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BP CEO says net zero plan 'not charity'

Oscar Williams-Grut
·Senior City Correspondent, Yahoo Finance UK
·2-min read
BP CEO Bernard Looney
BP CEO Bernard Looney. Photo: Daniel Leal-Olivas/AFP via Getty Images

Shifting BP (BP.L) from an oil giant to a green energy player is not just a moral imperative — it’s good business too.

BP chief executive Bernard Looney has said his plans to shift the company away from fossil fuels and towards renewable energy is in the long-term interests of shareholders.

“This isn’t charity, this isn’t altruism — it has to be grounded in economic reality,” he told the Confederation of British Industry (CBI)’s annual conference on Tuesday.

“Hopefully over time... people will see that this strategy is not alone the right thing for the world, but importantly its the right thing for long-term shareholder value.”

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In February, Looney announced his intentions to transform BP into a net zero carbon company by 2050. It marked one of the most ambitious climate pledges in the industry and possibly the most radical change in BP’s history.

“The reality is, on having listened a lot to people, I came away with the inescapable conclusion that we needed to change,” Looney said on Tuesday.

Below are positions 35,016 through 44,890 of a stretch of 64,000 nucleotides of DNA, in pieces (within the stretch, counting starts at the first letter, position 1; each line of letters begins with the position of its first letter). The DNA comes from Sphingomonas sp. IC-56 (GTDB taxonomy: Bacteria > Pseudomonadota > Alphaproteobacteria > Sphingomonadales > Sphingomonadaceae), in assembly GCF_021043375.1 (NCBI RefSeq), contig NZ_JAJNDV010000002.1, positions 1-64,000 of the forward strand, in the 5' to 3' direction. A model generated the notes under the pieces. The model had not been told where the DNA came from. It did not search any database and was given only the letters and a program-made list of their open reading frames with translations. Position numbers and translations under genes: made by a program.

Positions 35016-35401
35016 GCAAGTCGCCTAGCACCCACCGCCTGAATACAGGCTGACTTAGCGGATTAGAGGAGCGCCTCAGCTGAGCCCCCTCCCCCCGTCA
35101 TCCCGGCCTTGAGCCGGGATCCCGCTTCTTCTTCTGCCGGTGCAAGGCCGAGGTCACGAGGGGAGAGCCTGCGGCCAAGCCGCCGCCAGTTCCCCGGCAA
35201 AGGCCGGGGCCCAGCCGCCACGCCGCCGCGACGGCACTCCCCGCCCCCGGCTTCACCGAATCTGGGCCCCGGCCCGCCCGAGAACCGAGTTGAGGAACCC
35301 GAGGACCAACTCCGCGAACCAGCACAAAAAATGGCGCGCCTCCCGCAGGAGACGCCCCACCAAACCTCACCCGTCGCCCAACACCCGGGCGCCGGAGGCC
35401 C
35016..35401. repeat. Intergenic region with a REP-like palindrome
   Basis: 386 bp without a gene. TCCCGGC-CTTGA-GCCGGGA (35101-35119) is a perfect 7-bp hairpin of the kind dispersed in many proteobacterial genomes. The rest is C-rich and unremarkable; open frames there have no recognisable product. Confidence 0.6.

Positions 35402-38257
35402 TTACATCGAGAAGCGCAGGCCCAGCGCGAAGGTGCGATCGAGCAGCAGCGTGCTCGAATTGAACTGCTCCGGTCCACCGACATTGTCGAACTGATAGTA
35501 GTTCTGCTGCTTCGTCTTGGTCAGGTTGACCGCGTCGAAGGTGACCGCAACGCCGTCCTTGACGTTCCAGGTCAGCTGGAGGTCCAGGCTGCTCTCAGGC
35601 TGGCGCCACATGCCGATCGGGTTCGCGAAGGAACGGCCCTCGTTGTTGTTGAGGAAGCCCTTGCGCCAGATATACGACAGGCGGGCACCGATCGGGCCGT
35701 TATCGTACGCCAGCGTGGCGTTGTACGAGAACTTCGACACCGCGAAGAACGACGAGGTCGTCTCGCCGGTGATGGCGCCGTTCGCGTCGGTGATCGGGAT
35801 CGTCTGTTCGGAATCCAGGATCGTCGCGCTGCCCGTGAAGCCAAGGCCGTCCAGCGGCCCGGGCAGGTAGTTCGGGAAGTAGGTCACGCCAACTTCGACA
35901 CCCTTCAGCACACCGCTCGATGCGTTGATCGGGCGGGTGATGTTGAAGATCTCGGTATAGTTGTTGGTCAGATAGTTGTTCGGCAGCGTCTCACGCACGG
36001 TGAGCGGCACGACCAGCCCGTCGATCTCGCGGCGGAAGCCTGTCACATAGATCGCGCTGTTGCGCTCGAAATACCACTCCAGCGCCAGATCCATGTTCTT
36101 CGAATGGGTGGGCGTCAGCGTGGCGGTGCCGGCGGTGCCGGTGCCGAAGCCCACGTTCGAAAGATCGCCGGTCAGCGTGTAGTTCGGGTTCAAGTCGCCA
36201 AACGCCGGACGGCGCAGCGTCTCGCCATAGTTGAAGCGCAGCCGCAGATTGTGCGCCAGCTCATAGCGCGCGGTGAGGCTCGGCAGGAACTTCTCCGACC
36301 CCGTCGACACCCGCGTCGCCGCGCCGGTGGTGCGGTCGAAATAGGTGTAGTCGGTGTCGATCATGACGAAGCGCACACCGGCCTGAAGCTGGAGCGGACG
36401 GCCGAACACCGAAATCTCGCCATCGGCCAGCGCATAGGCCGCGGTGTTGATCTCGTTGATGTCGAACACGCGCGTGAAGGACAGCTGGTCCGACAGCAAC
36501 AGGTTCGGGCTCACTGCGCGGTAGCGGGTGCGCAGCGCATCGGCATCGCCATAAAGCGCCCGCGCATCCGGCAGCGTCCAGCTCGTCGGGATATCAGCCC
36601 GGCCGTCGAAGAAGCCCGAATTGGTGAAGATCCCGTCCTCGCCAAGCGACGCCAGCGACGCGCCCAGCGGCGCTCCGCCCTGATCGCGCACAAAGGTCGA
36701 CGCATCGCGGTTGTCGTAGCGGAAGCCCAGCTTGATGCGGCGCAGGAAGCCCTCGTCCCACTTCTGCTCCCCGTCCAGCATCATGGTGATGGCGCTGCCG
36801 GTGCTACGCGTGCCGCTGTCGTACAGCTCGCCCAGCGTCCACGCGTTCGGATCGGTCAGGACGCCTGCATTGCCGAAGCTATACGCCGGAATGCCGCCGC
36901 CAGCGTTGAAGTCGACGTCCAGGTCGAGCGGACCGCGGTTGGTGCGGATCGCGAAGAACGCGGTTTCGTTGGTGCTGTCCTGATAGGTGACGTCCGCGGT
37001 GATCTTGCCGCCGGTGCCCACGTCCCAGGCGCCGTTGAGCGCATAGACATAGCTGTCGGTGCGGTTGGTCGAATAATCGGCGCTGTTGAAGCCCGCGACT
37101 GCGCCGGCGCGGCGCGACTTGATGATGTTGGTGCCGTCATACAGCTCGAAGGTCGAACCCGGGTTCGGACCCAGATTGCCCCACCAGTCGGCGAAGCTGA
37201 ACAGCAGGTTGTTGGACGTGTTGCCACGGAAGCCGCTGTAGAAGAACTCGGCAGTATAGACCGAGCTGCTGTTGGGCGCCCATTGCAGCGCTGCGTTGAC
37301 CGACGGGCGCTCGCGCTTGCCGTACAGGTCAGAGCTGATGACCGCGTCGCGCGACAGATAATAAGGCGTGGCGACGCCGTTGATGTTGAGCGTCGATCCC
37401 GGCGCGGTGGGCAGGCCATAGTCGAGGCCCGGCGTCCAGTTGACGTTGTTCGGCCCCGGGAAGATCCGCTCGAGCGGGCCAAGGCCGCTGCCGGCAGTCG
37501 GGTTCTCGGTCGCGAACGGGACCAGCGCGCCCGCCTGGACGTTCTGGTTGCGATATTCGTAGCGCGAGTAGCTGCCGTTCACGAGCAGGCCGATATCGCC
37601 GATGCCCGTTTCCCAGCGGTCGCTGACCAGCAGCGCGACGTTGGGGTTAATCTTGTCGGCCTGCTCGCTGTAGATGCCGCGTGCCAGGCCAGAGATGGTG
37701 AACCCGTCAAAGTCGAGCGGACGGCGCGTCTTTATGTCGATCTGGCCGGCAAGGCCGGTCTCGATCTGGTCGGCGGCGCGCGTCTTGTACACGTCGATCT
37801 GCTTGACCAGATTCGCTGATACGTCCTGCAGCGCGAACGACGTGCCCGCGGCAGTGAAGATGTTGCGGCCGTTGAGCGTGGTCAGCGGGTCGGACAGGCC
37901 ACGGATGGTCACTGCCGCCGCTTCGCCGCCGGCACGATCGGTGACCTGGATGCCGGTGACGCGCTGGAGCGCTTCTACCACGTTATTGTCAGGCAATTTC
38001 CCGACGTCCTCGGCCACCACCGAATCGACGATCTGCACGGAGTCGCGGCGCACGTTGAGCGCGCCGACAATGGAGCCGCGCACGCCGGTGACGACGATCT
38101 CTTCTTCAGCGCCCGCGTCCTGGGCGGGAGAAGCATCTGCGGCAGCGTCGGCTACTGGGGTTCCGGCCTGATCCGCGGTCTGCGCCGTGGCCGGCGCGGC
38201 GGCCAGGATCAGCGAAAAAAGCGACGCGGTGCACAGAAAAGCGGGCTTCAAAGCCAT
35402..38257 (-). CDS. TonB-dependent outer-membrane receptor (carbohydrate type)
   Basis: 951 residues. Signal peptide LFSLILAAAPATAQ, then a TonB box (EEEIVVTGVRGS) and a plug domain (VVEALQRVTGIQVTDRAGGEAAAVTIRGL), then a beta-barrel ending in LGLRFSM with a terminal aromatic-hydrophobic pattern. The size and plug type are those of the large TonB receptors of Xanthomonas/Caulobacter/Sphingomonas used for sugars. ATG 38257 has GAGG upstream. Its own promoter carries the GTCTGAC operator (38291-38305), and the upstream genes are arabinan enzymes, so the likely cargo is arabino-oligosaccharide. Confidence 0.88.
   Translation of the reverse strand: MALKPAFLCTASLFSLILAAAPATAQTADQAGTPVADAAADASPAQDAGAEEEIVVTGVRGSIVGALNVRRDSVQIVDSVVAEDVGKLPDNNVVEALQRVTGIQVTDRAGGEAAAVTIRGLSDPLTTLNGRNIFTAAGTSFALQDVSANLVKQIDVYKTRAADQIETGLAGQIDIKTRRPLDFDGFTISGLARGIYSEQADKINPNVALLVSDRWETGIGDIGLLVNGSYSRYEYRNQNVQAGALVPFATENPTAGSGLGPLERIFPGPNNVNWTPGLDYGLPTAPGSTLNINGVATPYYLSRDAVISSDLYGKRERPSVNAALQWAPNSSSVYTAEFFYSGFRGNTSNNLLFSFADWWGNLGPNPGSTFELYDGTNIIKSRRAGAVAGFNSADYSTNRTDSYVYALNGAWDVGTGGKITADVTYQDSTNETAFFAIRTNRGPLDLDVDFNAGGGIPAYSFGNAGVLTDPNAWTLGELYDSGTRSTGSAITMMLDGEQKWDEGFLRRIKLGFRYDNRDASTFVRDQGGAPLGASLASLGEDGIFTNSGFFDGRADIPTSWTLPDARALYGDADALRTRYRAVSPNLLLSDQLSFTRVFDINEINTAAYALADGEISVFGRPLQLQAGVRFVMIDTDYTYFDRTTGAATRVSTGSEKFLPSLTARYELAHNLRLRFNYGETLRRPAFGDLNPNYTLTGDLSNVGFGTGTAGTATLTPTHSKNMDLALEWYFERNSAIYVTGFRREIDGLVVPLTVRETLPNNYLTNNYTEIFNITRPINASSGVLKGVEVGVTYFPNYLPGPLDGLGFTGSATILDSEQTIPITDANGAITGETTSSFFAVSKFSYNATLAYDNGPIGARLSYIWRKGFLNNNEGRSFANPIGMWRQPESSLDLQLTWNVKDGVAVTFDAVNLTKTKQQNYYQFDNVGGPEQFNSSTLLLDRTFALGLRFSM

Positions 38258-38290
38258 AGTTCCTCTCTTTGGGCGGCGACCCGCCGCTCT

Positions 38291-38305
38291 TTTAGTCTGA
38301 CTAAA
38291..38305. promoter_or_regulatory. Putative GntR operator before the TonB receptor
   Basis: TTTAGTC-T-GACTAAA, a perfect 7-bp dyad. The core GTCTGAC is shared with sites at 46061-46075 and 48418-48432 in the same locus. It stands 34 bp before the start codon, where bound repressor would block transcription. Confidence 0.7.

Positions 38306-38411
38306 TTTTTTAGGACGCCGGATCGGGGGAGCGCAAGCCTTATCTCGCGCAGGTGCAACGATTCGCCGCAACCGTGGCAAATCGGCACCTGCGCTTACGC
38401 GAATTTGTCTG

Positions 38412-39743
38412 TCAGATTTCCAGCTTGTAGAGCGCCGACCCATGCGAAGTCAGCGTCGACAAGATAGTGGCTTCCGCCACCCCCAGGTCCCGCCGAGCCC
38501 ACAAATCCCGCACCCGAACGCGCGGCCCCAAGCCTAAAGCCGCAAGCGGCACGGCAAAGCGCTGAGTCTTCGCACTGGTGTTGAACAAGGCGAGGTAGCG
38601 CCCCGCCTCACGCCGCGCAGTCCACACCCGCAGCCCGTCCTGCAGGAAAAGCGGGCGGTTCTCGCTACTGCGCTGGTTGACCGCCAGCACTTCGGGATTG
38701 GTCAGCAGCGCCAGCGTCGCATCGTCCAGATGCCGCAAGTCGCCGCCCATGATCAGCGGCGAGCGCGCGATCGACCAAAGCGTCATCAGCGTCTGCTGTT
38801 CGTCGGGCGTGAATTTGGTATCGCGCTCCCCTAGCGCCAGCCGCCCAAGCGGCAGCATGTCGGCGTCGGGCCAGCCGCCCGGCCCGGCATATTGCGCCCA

He said BP was changing from an international oil company into a integrated energy company that would provide clients with solar, wind, and biofuel energy — a major shift for a company called British Petroleum.

“This is a big change,” Looney said. “People undoubtedly have questions about it.”

READ MORE: New BP CEO pledges to make oil giant carbon neutral by 2050

Looney said the transformation would be a gradual one and said oil and gas would remain a part of the company for “decades” but in a more “focused” way.

BP’s share price has fallen to a 25-year low but Looney said the fall was more down to “structural issues,” denying it was a reflection of his strategy.

Oil prices have dived this year, after the COVID-19 pandemic led to plummeting demand for fuel. BP was forced to write-down the value of its business by billions of dollars earlier this year and is in the process of axing 10,000 jobs around the world.

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